Preterm Birth Risks and Prevention Efforts
Date: July 1, 2008
Health care providers are growing increasingly concerned about misconceptions of preterm birth. Expectant mothers are reluctant to change risky behaviors or are requesting early Caesarean sections and inductions despite the consequences of what an early arrival means to a baby. These patients seem to view prematurity as merely having a baby that weighs a couple of ounces less and is somewhat smaller than his peers. Health care practitioners worry the real dangers and risks of preterm birth are trivialized.
According to the March of Dimes, preterm or premature birth and low birth weight are two of the biggest predictors of infant health problems, and the number of babies in this group is staggering. In 2005, one in eight infants nationally was born before completing 37 weeks of gestation. In North Carolina, that number jumps to one in seven. In real numbers, that’s 6,868 babies in 2005, or 42 babies a day born prematurely in North Carolina alone.
“The consequences of preterm birth are under-realized,” says Dr. Kate Menard, M.D., co-director of the UNC Center for Maternal and Infant Health. “I think with respect to preterm birth in general, the message should be that term is after 39 weeks. [If a baby is born] before that, we risk morbidity and mortality,” says Menard, who also is director of the Division of Maternal-Fetal Medicine at UNC Department of Obstetrics and Gynecology
Many expectant mothers know the first steps to increase the likelihood of having a healthy baby:
* Avoid cigarette smoke;
* Abstain from alcoholic beverages and drugs;
* Eat properly;
* Take a multivitamin with folic acid; and
* Keep chronic conditions like hypertension and diabetes under control.
Another piece to this puzzle is to complete a full-term pregnancy, giving birth between 37 and 42 weeks. But some moms follow this advice and still face the scenario of a preterm baby.
Risk factors for premature birth
Some women have risk factors that indicate their babies may be born before they should. According to the March of Dimes, the highest risks are for women who are pregnant with multiple babies, have uterine or cervical abnormalities, and who have previously had a baby born preterm. These women are among the known risk groups. Also, according to the March of Dimes, “Only about half the women who have preterm labor fall into any known risk group.”
Beatrice Diaz of Carrboro was one of those moms. When pregnant with her first child, a boy named Garrison, Diaz was a healthy 24-year-old who was not aware that she might be at risk of delivering prematurely and did not realize the magnitude of possible outcomes for a preterm baby. She also didn’t know that among African-American women in North Carolina, the odds of having a preterm birth are one in five, or 20 percent.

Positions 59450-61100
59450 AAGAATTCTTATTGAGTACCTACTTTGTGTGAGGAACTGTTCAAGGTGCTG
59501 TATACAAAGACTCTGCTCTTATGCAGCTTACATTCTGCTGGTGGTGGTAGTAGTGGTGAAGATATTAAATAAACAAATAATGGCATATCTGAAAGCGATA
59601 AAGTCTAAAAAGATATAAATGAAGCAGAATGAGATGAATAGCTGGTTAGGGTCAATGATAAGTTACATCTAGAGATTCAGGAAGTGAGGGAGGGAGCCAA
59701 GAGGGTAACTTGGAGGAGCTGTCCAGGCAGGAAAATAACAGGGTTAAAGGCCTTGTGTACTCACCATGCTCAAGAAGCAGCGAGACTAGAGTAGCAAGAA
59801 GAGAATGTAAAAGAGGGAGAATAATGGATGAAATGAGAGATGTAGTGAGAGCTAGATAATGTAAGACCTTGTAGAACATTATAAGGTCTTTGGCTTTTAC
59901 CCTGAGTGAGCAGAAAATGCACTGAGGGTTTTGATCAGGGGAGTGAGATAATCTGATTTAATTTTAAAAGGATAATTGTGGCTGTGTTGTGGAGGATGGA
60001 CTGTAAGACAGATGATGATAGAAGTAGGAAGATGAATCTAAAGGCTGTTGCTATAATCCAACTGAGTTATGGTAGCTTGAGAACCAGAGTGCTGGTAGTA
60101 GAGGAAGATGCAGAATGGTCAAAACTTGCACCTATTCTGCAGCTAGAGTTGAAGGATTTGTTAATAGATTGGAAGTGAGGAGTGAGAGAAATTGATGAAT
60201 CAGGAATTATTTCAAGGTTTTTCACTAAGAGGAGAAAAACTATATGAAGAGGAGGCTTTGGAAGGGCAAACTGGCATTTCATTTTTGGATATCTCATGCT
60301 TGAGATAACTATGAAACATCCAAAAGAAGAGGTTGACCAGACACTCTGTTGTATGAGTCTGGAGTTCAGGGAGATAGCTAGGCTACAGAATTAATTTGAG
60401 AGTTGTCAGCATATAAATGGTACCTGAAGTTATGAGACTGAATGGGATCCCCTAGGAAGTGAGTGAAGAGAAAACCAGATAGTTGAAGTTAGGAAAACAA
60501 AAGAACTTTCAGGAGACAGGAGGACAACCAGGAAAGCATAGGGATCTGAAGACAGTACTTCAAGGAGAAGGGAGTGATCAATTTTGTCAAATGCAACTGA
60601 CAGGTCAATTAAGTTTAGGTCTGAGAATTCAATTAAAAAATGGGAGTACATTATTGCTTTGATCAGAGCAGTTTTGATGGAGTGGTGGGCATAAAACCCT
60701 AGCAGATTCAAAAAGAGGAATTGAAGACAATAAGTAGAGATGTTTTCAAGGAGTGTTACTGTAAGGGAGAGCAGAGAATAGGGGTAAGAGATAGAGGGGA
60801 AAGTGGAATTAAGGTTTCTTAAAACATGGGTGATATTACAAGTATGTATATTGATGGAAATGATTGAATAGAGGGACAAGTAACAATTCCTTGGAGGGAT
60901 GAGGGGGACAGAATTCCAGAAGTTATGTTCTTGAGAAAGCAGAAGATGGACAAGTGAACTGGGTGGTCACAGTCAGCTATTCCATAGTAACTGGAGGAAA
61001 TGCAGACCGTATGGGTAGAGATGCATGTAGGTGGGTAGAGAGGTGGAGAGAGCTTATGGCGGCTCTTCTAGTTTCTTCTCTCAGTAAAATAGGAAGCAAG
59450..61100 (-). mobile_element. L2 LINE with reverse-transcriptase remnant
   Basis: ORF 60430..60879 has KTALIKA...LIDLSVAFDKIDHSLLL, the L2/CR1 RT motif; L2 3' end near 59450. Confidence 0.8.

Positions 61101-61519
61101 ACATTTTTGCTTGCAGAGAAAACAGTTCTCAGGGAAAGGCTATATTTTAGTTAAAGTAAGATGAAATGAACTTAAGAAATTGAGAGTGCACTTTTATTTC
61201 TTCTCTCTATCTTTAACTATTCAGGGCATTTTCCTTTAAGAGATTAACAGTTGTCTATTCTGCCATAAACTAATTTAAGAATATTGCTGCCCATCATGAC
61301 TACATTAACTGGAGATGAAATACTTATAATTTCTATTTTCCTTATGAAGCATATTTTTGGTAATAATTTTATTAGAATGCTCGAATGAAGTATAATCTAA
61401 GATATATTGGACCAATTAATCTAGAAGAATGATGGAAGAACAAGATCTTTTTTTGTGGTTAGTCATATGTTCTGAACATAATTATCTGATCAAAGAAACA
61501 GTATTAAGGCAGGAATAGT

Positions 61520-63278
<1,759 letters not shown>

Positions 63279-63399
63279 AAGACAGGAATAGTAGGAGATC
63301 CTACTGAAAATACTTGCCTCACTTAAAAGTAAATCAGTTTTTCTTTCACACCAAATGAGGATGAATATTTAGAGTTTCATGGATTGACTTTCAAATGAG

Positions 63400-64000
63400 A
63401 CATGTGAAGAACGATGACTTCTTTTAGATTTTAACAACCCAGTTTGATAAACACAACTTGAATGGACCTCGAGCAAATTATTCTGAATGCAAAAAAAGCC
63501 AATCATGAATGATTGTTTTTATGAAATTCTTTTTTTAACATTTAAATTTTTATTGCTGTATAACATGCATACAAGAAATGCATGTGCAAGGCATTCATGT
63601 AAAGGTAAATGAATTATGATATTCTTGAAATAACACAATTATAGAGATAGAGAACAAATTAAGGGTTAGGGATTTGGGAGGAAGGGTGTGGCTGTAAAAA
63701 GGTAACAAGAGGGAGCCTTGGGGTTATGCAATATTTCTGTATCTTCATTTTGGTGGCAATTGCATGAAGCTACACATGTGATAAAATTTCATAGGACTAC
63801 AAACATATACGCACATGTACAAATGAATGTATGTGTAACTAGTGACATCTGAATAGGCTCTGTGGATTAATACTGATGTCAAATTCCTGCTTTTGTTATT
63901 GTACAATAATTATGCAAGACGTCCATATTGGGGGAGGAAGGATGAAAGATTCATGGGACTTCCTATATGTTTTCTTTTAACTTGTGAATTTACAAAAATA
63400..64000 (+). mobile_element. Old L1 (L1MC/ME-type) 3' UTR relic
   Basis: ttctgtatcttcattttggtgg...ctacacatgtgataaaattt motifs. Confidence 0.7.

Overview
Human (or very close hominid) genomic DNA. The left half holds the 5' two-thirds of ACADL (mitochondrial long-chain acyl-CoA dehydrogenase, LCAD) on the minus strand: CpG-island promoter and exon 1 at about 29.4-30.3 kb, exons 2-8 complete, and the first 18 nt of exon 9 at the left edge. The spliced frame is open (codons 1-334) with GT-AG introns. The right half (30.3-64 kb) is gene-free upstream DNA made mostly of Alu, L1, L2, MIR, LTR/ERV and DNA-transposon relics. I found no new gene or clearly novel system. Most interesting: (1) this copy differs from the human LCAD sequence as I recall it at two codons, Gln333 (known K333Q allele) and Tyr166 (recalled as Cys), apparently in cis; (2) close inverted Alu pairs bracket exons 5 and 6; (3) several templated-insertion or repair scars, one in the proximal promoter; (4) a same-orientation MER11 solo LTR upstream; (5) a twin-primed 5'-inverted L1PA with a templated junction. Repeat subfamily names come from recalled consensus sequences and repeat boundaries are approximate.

For Diaz, eating healthily, attending prenatal visits and taking good care of herself were important aspects of her pregnancy. She read a lot about pregnancy, prenatal health and childbirth to prepare for the birth of her child.
“I was doing everything right and everything was going fine until I started dilating early,” Diaz says. “The doctor put me on bed rest at home and then hospitalized me because I was still dilating.”
A few days after her hospitalization, Diaz's baby was born. He was only 24 weeks old.
For some premature babies, being born too soon is a minor hiccup on the road of life, while others have vital organs that have not fully developed and matured. Sometimes a matter of a few extra weeks or even a few more days can spell the difference between a baby who has a positive health outcome and one who faces years of therapies and interventions.
According to the National Institute of Child Health and Human Development, the risks premature babies face include:
* Low birth weight;
* Breathing problems;
* Underdeveloped lungs;
* Greater risk for infections;
* Greater risk for cerebral palsy; and
* Increased chance for learning and developmental disabilities.
Impact on children and families
But what do these risks mean to a family? What did these risks mean to Beatrice Diaz, her husband and her young son?
The first year of Garrison’s life was a roller coaster. He spent the first 170 days of his life in the neonatal intensive care unit (NICU) at Duke Hospital. In total, he was hospitalized for about eight months.
And for Garrison, now 6 years old, things are still challenging.
“As a result of his premature birth, he is developmentally delayed,” Diaz says. “He is in a wheelchair and cannot walk. He also cannot talk and has multiple disabilities. He gets speech and occupational therapy so that one day he will be as independent as he is able to be. He also laughs and he has a beautiful smile, but you can’t have a conversation with him.”